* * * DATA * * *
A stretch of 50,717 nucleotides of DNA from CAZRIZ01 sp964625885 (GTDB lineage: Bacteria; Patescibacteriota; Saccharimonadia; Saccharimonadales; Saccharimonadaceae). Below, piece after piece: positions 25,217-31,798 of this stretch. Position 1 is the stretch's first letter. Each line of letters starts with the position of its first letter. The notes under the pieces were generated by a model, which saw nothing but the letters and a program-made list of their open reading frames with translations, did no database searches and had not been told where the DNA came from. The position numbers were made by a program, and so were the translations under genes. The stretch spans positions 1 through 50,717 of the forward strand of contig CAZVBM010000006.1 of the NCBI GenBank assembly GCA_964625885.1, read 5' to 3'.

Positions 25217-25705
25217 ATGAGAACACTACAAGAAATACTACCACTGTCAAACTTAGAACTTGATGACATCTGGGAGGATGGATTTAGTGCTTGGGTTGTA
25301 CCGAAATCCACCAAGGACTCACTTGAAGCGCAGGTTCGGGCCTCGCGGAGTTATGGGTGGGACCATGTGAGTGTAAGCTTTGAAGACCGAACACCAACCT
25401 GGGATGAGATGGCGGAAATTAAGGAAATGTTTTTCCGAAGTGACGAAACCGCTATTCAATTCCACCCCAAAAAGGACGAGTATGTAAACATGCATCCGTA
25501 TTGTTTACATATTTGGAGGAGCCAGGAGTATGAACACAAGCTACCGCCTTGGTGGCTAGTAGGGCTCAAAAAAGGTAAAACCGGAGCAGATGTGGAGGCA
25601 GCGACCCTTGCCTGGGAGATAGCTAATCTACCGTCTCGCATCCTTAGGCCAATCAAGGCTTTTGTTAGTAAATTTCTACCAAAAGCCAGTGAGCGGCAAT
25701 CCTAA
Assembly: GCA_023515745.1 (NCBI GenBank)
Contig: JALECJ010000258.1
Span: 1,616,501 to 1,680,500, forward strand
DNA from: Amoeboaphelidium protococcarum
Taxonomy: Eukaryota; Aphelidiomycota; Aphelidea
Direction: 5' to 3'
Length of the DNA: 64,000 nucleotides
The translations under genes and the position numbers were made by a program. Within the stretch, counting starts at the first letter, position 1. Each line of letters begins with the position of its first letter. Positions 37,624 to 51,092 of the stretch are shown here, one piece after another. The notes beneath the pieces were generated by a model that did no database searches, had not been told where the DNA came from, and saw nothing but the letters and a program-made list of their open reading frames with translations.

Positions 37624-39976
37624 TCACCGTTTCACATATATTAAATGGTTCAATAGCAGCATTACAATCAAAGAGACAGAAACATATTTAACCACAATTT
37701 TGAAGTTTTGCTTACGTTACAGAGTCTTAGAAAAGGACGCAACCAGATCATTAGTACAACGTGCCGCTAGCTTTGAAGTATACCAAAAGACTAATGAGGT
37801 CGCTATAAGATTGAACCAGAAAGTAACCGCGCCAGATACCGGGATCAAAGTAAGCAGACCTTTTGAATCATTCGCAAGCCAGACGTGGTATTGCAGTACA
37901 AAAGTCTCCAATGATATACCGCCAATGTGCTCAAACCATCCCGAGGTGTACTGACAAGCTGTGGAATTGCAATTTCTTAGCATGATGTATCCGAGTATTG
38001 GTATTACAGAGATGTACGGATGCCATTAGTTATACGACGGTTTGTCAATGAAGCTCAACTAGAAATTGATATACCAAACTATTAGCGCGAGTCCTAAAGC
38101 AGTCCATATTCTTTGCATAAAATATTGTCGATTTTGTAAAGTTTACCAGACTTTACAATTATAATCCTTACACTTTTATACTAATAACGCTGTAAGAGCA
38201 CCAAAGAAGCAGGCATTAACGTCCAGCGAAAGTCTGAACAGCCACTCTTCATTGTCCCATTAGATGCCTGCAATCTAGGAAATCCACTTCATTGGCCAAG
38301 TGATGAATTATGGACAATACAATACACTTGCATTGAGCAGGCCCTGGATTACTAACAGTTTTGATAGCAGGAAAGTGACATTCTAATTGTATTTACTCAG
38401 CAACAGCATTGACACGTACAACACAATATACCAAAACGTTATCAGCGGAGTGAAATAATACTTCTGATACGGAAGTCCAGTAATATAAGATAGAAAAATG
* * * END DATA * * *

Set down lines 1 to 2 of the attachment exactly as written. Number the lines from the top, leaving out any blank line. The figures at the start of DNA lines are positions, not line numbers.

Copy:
A stretch of 50,717 nucleotides of DNA from CAZRIZ01 sp964625885 (GTDB lineage: Bacteria; Patescibacteriota; Saccharimonadia; Saccharimonadales; Saccharimonadaceae). Below, piece after piece: positions 25,217-31,798 of this stretch. Position 1 is the stretch's first letter. Each line of letters starts with the position of its first letter. The notes under the pieces were generated by a model, which saw nothing but the letters and a program-made list of their open reading frames with translations, did no database searches and had not been told where the DNA came from. The position numbers were made by a program, and so were the translations under genes. The stretch spans positions 1 through 50,717 of the forward strand of contig CAZVBM010000006.1 of the NCBI GenBank assembly GCA_964625885.1, read 5' to 3'.

Positions 25217-25705